Thursday, 16 August 2012
Migration Legislation Amendment (Regional Processing and Other Measures) Bill 2012; In Committee
I move Greens amendment (1) on sheet 7268 relating to statutory review:
(1) Schedule 1, item 25, page 12 (after line 16), at the end of Subdivision B, add:
198AI Review of regional processing
(1) The Minister must cause an independent review of regional processing under this Subdivision to be undertaken:
(a) within 12 months after the Minister first designates a country under section 198AB; and
(b) at least once every 12 months after the first review is undertaken under this section.
(2) A review under this section must include a review of the protection and welfare arrangements that each regional processing country has in place for persons taken to the country under section 198AD.
(3) The Minister must cause a copy of a report of a review under this section to be released publicly within 14 days after the Minister receives the report.
We have just spent all evening realising what flaws are in this piece of legislation. The minister has identified that, despite the fact that a designated country would require guidelines as to how people would be treated while they are in these places, basic understandings of protections, there is nothing in this legislation that actually requires that to happen. It is absolutely fundamental that we know just how this legislation is impacting on the very, very vulnerable people that it is inflicting pain on.
This amendment allows for a review into how regional processing under 198A actually works. Under this amendment the minister must cause an independent review of regional processing under this subdivision within 12 months after the minister first designates a country under section 198AB and at least every 12 months after the first review is undertaken under this section. A review under this section must include a review of the protection and welfare arrangements that we have just seen this government vote down. We have just seen the government and the opposition vote down the protection arrangements that the Houston report said had to be included. So this review is important. We have seen all of these 'trust us' statements made in this chamber tonight, that even though these protections will not be in the law, because we have just had the government and the opposition vote them down, we are being asked to trust the government that they will happen anyway.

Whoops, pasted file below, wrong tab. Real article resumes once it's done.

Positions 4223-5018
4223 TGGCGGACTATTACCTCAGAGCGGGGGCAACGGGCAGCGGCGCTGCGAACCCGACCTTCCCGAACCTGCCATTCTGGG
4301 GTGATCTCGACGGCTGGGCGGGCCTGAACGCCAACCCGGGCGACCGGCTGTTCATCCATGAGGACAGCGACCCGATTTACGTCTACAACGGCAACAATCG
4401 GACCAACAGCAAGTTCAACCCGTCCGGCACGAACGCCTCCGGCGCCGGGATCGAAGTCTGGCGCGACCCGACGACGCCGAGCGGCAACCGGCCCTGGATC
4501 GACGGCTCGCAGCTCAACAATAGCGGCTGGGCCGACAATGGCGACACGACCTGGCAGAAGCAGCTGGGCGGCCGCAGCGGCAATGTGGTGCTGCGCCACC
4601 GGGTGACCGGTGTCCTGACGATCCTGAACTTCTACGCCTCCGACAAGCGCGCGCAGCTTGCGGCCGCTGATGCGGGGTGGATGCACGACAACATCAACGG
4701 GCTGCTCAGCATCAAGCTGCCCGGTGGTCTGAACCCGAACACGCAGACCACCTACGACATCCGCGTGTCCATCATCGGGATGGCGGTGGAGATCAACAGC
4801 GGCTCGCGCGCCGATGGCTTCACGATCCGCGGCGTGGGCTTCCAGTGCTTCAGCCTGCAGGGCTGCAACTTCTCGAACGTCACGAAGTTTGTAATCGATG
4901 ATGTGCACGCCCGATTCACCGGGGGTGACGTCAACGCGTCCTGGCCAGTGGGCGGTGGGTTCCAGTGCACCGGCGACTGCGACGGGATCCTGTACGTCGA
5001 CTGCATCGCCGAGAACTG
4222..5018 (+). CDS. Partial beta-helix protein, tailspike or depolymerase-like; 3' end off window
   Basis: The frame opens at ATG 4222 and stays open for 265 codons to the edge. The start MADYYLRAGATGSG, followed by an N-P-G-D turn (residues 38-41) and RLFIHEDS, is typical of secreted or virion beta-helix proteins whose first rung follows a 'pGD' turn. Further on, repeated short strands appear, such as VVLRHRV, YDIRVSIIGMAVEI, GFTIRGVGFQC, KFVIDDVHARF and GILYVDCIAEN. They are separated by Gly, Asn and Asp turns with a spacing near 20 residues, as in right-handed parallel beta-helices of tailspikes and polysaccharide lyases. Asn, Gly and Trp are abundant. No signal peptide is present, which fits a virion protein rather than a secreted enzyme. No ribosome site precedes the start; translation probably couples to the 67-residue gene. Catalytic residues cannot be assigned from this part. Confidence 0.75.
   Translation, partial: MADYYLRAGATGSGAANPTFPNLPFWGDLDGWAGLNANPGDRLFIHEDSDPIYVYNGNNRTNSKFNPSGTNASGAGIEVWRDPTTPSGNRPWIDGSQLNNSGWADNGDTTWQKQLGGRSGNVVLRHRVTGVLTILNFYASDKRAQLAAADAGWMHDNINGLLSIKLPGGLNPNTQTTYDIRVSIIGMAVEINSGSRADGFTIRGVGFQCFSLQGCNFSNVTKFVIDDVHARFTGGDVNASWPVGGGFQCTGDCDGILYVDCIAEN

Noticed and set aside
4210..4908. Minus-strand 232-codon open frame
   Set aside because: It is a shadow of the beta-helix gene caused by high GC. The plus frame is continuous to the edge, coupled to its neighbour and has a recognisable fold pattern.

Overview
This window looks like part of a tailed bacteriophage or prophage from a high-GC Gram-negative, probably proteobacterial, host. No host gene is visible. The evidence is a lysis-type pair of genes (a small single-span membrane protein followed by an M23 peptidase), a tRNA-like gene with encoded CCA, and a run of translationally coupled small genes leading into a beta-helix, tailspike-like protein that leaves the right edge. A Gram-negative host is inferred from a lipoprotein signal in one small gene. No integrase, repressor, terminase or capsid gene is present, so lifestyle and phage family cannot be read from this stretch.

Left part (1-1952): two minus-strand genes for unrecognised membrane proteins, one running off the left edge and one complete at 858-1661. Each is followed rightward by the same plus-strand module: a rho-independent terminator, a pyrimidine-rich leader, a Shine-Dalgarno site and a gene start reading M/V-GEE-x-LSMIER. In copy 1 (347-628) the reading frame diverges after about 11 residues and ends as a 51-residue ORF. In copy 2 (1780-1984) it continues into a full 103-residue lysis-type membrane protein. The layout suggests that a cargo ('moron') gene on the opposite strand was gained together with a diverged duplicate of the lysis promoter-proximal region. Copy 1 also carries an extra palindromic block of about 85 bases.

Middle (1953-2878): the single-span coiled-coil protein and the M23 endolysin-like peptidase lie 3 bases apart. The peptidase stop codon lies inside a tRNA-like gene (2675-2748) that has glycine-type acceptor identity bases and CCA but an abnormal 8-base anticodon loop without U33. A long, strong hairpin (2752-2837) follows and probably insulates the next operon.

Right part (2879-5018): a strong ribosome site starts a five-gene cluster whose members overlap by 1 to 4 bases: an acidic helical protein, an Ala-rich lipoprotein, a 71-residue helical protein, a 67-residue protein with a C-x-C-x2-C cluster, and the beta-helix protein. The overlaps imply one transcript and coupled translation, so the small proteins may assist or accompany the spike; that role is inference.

So this review will include an analysis of whether those protections ever actually happened. There should not be any reason that the government would not support this amendment if indeed they believe all their own rhetoric. If indeed the minister is right about all of the protections, all of these agreements to treat people consistently with international law and human rights standards, including no arbitrary detention; if the processing in offshore facilities includes appropriate accommodation, appropriate physical and mental health services, access to education and vocational training programs, application assistance during the preparation of asylum claims, and an appeal mechanism for those who do not get a positive response in the first go; if the minister is right that there will be monitoring of care and protection arrangements and that there is a proper provision of case management assistance—if the government believe that all of these things will happen—then there is no reason why they will not agree with this review.
The minister, under this amendment, must cause a copy of the report of the review under this section to be released publicly within 14 days after the minister has received the report. Currently in the Australian detention network, the Commonwealth Ombudsman is required to do reviews within the Australian detention system. He is required to ensure that the case load of individual asylum seekers is being managed properly. Every six months, if somebody has been in detention for longer than 12, he needs to review their case and provide a report to the minister. For anyone who has been in detention for longer than two years, the Commonwealth Ombudsman is required to release that report publicly.
This legislation, as tabled tonight by the government, does not require any of those checks and balances, so this legally binding review would require at least some transparency about how these offshore detention facilities are operating. As I said, if the minister is honestly trying to tell us that all of these things—even though we have just seen the government vote them down—will actually happen, there is no reason why the government should not agree to the basic transparency of a review of offshore processing facilities and how they are operating. I ask the minister: is this something that the government is prepared to accept—some basic transparency in how these facilities will operate?